Currently, producers are assigning greater importance to consumer-related fruit quality traits rather than disease resistance traits because of the better understanding of the impact of marketing on production (Yue et al., 2013). In recent years, eating locally grown produce has become increasingly popular (Chamberlain et al., 2013; Denver and Jensen, 2014). Several studies have shown that consumers are willing to pay a premium for locally grown (Bond et al., 2006; Wang et al., 2010; Yue and Tong, 2009) and certified organic food (Bernard and Bernard, 2010; Biing-Hwan et al., 2008; Yue and Tong, 2011). Local farms and small businesses are motivated by these higher price premiums and hence interested in analyzing production cost efficiencies to take advantage of these niche market opportunities (Biing-Hwan et al., 2008; Carpio and Isengildina-Massa, 2009; Yue and Tong, 2011).
The market for organic foods has increased substantially in the last decade (Smith et al., 2009) as has the land dedicated to organic food production [U.S. Department of Agriculture (USDA), 2013a]. For instance, the number of organic certified cropland has increased from 1.22 million acres in 2000 to 3.08 million acres in 2011 (USDA, 2013a). The U.S. Certified Organic Production Survey showed that the value of certified organic sales totaled $3.53 billion in 2011. The top five states—California, Washington, Oregon, Texas, and Wisconsin—accounted for over 62.8% of the total certified organic product value of sales (USDA, 2012).
Although the harvested 13,363 acres of certified organic apples represented only 0.43% of the certified organic cropland acreage in the United States in 2011, certified organic apples represented 3.4% of the total sales ($121.4 million) of all organic produce that year (USDA, 2012). These acres produced 282.2 million pounds of organic apples. Fresh market sales (244.9 million pounds) accounted for $113.7 million, whereas processing sales (37.2 million pounds) accounted for $7.6 million. Washington State accounted for 84.0% of those certified organic apple sales, followed by California (10.2%), Arizona (2.0%), Michigan (1.2%), and Colorado (1.1%). The southern U.S. states lag behind these states in both acres harvested and certified organic apple sales (USDA, 2012).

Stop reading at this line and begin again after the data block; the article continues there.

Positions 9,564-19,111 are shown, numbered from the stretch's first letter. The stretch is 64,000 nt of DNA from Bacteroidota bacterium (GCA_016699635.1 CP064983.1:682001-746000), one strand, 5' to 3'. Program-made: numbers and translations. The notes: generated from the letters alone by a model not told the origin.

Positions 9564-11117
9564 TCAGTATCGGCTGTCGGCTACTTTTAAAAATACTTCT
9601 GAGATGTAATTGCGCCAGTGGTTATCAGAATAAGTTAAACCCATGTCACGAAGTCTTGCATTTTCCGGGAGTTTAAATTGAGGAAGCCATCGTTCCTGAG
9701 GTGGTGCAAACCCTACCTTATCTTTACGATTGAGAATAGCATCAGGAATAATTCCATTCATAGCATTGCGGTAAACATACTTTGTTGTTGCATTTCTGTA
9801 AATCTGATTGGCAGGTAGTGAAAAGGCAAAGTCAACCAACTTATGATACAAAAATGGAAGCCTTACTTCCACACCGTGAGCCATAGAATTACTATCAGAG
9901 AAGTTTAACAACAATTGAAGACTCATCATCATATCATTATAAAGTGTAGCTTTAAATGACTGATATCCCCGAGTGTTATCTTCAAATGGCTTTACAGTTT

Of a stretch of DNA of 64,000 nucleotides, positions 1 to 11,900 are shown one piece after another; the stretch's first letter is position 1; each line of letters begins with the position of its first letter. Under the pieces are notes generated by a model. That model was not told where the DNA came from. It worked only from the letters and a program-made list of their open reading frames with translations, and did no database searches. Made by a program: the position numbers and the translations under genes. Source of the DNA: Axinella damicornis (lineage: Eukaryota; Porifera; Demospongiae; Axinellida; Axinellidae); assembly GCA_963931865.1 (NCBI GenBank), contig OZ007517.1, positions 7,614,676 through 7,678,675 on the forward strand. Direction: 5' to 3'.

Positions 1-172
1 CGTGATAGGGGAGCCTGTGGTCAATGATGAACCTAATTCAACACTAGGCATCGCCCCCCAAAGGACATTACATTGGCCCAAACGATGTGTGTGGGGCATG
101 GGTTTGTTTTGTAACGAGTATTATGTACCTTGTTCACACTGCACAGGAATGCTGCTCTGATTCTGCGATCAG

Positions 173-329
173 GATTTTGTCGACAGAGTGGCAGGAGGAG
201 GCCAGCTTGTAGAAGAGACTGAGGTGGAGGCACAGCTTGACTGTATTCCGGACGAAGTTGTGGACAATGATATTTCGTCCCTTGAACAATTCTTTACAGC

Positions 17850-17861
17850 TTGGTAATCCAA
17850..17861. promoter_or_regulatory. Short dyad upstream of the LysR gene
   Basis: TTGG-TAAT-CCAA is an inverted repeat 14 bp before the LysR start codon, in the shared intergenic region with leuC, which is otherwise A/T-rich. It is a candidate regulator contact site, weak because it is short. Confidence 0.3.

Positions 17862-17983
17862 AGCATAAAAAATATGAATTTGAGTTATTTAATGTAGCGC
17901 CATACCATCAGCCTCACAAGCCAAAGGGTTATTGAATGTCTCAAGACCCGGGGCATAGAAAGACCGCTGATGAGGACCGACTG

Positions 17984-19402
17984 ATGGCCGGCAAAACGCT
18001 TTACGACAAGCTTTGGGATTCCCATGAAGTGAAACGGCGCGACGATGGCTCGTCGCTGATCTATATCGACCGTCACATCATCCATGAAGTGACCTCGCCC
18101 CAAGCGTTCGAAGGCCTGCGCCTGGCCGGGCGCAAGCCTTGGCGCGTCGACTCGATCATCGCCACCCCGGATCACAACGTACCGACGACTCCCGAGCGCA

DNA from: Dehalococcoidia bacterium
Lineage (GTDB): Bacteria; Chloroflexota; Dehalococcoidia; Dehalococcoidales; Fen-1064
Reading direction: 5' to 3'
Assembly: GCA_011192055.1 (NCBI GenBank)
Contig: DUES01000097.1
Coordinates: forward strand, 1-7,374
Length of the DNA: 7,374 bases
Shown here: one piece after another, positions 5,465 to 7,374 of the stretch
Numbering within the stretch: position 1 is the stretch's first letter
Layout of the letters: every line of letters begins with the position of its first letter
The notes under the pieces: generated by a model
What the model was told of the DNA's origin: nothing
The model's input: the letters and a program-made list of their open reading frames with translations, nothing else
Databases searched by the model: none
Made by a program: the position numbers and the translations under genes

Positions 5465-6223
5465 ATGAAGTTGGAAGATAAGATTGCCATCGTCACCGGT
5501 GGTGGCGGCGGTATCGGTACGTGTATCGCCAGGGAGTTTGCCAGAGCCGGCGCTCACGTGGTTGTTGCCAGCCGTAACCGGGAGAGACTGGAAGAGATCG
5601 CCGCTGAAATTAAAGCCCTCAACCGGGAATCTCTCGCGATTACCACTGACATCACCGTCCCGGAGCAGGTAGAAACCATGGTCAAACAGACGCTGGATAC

Peck et al. (2010) reported that a price premium would be needed to offset the higher variable costs of producing disease-resistant apples under an organic fruit production system in the northeastern United States. Mon and Holland (2006) have shown that organic apples can be both profitable and sustainable in the Pacific northwestern United States. However, there is limited published research on organic apple orchard profitability in the southern U.S. region. Surveys of southern U.S. stakeholders indicated that great opportunities exist (e.g., expanding population base in the south, strong tradition of fruit production in the region, strong agricultural heritage, and strong local foods awareness) for markets of both fresh and processed fruit, but significant challenges exist. These challenges include a lack of information available on the economic impacts of different organic production practices and the potential returns available from organic production (Rom et al., 2007).
In response to these challenges, an apple interactive economic decision support tool (AIEDST) was developed to assist producers in making informed decisions regarding organic apple production in the southern United States. The objectives of this manuscript are to 1) describe the development of this interactive economic decision support tool and 2) provide an example of how it works. This example does not represent any particular orchard and is not intended to be a definitive guide of how to grow organic apples. However, it can be helpful in understanding the investment requirements of and potential returns from comparable organic orchards.
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